This indeed may be the case, but the trick for any investor is defining what “short term” means, because in our experience, fundamentals will matter at some point. We think the economic impact of COVID-19 will be too hard to ignore. We think the impact of a looming long-tail recession on company earnings will be too hard to ignore. We think impending credit downgrades, bankruptcies and restructurings will be too hard to ignore. At that point, which may be soon and sudden, we expect price movements based on momentum to reverse while price movements based on fundamentals take hold. In the meantime, we don’t dismiss the risk that the markets remain strong due to some expectations (including some which we have mentioned here) that point downwards and may yet be proven wrong. For those fundamentally strong bonds which have rallied recently, this would all be good news as their risk of declines should be lower; for those fundamentally strong bonds which have not rallied recently, this should be better news as they may have more upside as well; and for those fundamentally weak bonds which participated in the recent market gains, this is likely not a positive outlook.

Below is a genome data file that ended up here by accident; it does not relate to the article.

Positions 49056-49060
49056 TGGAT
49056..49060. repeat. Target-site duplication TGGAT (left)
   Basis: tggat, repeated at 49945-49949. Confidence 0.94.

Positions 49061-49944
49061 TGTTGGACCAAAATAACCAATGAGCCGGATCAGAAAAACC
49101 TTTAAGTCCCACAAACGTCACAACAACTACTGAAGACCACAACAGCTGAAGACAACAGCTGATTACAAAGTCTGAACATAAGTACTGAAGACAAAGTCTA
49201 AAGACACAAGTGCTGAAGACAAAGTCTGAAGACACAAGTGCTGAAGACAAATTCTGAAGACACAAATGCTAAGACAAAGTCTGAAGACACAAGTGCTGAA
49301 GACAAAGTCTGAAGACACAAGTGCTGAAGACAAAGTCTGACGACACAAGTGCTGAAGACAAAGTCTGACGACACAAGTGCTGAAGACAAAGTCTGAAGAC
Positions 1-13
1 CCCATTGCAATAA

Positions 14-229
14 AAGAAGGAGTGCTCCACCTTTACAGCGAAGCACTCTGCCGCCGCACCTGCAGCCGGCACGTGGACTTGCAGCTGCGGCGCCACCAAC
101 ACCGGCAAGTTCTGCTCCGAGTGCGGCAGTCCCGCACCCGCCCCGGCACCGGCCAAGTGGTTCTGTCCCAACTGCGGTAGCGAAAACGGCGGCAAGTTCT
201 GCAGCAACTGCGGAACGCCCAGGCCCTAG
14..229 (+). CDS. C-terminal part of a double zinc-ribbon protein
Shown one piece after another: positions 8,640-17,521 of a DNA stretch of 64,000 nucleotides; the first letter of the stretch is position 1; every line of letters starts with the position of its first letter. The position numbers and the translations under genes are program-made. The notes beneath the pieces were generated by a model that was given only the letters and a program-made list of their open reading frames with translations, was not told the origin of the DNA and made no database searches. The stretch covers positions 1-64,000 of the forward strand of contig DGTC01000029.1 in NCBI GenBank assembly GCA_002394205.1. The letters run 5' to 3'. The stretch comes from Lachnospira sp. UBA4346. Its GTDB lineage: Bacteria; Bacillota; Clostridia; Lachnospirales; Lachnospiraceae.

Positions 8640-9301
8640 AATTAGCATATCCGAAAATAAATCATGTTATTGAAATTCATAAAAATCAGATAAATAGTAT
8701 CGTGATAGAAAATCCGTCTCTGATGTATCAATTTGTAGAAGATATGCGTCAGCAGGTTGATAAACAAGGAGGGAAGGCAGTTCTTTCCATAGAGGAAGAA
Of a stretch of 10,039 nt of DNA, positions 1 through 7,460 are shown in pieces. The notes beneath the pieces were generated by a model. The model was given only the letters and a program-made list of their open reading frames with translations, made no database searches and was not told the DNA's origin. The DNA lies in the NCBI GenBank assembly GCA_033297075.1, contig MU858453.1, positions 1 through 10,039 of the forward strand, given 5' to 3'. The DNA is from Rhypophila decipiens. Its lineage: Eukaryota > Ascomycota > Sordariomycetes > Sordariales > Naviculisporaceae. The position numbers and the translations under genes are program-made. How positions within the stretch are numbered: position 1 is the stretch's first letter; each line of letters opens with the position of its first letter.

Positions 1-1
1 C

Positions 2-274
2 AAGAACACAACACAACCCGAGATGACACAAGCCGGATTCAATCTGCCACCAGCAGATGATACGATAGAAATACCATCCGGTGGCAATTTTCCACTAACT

To be invested in indices or managers with high-beta and tactical strategies3 is to make a proactive decision that buying a broad slice of the overall market is a good idea. Right now, this means buying both fundamentally strong and weak issuers by design. In our opinion, and in our portfolios, we believe it is more prudent to target “cheap” bonds, not all bonds. This approach may not always be the fastest way to get a return on one’s money, but we feel more confident in assessing an issuer’s fundamentals than the market’s psychology.
By Venk Reddy